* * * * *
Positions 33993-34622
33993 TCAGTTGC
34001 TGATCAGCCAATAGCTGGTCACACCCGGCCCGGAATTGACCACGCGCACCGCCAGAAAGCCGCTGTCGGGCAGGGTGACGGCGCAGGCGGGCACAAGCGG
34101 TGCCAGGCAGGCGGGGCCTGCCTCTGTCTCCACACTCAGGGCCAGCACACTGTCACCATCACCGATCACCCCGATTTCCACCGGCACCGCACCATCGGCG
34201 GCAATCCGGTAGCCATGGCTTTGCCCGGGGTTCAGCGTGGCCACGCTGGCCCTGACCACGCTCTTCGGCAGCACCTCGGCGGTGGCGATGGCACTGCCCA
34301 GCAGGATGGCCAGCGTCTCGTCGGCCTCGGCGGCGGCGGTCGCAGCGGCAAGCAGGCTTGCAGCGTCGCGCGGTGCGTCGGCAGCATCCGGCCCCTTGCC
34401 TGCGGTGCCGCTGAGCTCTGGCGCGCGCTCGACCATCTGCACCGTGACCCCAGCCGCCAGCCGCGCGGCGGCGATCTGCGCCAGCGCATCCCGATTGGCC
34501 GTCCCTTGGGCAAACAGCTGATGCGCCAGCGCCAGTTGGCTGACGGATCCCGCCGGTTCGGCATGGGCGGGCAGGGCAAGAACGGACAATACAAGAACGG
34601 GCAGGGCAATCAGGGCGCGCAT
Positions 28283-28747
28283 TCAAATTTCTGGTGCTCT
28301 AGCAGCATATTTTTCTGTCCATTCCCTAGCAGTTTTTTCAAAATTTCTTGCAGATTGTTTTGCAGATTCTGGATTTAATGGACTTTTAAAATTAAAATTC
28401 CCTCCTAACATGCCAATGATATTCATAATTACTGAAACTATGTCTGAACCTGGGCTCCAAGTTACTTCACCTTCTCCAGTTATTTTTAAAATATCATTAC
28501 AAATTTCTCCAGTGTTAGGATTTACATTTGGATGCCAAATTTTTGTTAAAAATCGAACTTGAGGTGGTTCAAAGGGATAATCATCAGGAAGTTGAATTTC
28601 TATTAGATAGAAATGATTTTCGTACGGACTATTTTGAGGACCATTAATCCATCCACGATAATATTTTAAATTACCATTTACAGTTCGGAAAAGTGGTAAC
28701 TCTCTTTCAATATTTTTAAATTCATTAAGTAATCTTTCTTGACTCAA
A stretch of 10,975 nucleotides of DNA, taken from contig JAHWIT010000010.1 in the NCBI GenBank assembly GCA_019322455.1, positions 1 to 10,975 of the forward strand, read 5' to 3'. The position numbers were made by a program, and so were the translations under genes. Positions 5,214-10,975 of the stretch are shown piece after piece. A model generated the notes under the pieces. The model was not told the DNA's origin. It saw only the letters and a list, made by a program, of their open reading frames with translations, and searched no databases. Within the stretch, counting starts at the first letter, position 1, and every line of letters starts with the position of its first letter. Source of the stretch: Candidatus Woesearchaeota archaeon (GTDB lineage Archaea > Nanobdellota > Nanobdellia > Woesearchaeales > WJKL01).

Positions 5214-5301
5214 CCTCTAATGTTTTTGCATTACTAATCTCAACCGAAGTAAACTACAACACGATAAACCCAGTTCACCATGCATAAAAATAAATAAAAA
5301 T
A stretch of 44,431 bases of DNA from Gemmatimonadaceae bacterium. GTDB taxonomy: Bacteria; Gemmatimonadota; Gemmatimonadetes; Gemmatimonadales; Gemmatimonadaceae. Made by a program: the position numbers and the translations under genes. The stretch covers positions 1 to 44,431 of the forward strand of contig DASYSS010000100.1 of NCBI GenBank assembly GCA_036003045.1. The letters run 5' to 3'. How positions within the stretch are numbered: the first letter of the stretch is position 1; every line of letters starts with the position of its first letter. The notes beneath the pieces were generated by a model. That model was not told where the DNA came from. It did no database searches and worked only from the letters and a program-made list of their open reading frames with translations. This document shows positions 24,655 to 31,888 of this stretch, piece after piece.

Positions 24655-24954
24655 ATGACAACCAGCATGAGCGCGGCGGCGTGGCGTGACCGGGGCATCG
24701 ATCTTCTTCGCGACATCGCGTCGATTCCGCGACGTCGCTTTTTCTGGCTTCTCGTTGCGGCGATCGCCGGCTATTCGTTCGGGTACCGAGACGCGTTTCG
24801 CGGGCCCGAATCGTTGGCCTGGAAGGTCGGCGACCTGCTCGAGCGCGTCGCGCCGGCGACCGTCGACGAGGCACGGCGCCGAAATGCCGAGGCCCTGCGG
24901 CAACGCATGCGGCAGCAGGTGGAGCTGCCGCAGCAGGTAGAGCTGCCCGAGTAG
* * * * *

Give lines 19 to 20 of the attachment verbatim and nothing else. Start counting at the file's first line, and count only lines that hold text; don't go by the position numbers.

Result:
5214 CCTCTAATGTTTTTGCATTACTAATCTCAACCGAAGTAAACTACAACACGATAAACCCAGTTCACCATGCATAAAAATAAATAAAAA
5301 T